According to webopedia.com an ISP is an internet service provider. Sometimes ISPs are called internet access providers. I think access provider more accurately describes the job of the ISP. The ISP charges a fee for providing you with the necessary software and modem that allows you to pay more fees for other service and equipment. The ISP gives you access to the world wide web by logging on with your club user name and password.
My internet service provider is Qwest.net which supports the DSL line I have from Qwest. There are about 15 ISPs in Montana that support the high speed internet connection, DSL. I live in a trial location so I have had the DSL service for six years. Like the little girl with a curl in the middle of her forehead. When she was good, she was very, very good and when she was not. She was horrid. That sums up Qwest.
The initial sign up was a trying experience. The package price included the Cisco 675 Modem and configuration setting for operating it as a router to accommodate MSN. There were glitches in the modem and it took hiring a technician to set up the modem and configure everything correctly. At that time the DSL line was a new product here in Montana.
Customer service was horrible and the line periodically simply went down. Reasons were given for the down time. These reasons ranged from too hot or too cold. Other reasons were construction interference in the area that interfered with the line. It came to a point I just didn’t worry about it or call and talk to the aggravating customer service people in Utah or elsewhere. I figured it would come up eventually. Nine times out of ten, that is exactly what would happen.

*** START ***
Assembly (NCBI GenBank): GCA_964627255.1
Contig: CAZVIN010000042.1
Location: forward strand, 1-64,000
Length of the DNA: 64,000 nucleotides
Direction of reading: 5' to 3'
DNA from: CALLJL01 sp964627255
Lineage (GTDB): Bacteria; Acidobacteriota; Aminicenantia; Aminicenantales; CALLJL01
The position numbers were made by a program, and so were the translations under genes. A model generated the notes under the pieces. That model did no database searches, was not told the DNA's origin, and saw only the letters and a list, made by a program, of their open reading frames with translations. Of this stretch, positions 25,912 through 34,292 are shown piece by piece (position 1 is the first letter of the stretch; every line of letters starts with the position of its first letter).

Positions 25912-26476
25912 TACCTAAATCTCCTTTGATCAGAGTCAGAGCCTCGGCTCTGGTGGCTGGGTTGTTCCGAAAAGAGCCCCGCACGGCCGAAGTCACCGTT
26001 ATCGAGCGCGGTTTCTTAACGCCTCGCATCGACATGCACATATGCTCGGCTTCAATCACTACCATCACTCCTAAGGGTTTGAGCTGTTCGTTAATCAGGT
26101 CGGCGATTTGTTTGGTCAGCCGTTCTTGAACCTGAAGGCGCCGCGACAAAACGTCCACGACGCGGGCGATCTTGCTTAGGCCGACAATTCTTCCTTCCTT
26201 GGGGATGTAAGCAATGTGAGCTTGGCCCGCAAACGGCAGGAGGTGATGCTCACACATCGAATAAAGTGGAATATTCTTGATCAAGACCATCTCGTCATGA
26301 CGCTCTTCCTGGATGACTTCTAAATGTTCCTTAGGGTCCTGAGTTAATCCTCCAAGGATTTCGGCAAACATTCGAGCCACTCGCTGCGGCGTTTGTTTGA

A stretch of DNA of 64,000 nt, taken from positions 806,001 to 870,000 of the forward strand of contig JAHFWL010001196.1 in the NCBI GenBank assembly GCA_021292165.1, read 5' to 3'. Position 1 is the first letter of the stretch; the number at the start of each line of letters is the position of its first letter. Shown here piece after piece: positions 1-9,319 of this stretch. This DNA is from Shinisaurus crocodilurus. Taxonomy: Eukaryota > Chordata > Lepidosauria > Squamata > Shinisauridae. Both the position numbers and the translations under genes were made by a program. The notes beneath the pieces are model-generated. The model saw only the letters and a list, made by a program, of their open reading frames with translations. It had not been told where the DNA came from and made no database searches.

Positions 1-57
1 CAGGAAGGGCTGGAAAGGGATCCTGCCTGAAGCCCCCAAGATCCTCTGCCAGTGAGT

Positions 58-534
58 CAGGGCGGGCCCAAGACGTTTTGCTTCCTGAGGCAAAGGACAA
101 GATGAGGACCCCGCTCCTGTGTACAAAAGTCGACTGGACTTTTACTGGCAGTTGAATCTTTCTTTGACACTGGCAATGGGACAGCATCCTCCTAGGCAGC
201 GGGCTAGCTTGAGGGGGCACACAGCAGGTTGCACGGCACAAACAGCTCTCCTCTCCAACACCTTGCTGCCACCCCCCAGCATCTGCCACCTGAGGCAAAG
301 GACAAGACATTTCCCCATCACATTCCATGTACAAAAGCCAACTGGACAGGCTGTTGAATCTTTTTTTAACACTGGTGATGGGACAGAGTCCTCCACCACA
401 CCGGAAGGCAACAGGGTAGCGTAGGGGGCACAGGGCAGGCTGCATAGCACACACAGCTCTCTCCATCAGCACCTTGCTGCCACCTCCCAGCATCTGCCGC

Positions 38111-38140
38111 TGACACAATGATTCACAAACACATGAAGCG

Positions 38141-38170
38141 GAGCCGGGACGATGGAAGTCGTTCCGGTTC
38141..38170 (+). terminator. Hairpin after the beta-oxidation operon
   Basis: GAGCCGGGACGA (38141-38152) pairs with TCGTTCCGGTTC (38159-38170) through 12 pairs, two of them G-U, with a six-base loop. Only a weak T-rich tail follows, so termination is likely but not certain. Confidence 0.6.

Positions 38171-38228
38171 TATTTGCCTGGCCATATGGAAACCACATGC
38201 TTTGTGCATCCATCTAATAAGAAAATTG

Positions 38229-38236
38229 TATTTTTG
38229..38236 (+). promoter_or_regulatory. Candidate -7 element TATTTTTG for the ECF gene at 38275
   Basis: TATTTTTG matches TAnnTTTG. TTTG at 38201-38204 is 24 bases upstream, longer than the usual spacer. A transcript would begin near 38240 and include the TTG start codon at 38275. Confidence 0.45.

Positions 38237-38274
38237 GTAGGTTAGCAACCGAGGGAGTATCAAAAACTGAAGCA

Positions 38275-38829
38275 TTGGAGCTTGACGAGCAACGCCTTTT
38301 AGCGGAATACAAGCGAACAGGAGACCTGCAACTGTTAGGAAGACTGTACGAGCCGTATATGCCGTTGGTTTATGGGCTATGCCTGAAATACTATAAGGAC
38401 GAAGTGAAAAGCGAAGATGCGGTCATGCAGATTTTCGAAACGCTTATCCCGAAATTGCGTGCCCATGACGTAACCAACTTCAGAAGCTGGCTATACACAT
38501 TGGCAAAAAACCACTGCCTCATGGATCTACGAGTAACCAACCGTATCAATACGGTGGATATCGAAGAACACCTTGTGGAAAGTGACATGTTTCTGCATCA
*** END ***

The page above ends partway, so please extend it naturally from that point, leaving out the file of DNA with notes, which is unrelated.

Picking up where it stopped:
For major power outages and that happens routinely in this area due to lightening or other events I learned you have to reconfigure the modem. For what ever reason the modem goes off track in major power shut down.. This is quite a trick the first time it happens. I strongly suggest for new users to copy down the instructions on the Qwest.net page on how to configure your modem. The Cisco 675 has some issues that have been explained to me various times by the technicians, so I would suggest another model.
Recently, in a power outage situation, the customer service aspect of Qwest has decided to make it challenging for users. Instead of bad customer service, it now provides very nice customer service from India. The only thing that is different is the customer service people are very respectful and gracious when they tell you they do not know why you lost your internet connection.
After spending a good hour on the phone with the customer service expert in India, we both agreed the internet sure was funny in America. The problem was not fixed and again waiting some 24 hours and letting the computer rest seemed to do something. The problem with customer service is that it is very difficult to explain in terms universally understood the simple fact, “I’ve lost my connection.”
If you start with this broad query, I can guarantee you a minimum of one hour on the phone. After many of these never ending help lines over the years, I can say with some certainty it is usually a whacked out modem that needs to be re configured or a bad modem or a temporary power problem that some times fixes itself in time.
You will have people telling you, buy a new virus protection, fire wall, security this and that for $150 and it seems like it may help at the time. But, I am beginning to think this security gig obsession may be the panacea all techs come up with when nobody knows what in the heck is the reason you lost your connection. It is similar to air condition experts who always say, “you gotta flush out the ___” which always costs $150 in addition to time and screws. It may help, but it is not the reason you lost your connection.
So, for what it is worth I like my DSL connection, I am not particularly thrilled with Qwest, but I think they are about the same as all the others in offering internet services. The ISP works better as the years go on. This year has been particularly easy and the down times are minimal. It could be the company and services are getting better or my reaction to the technical issues has just gotten more accepting.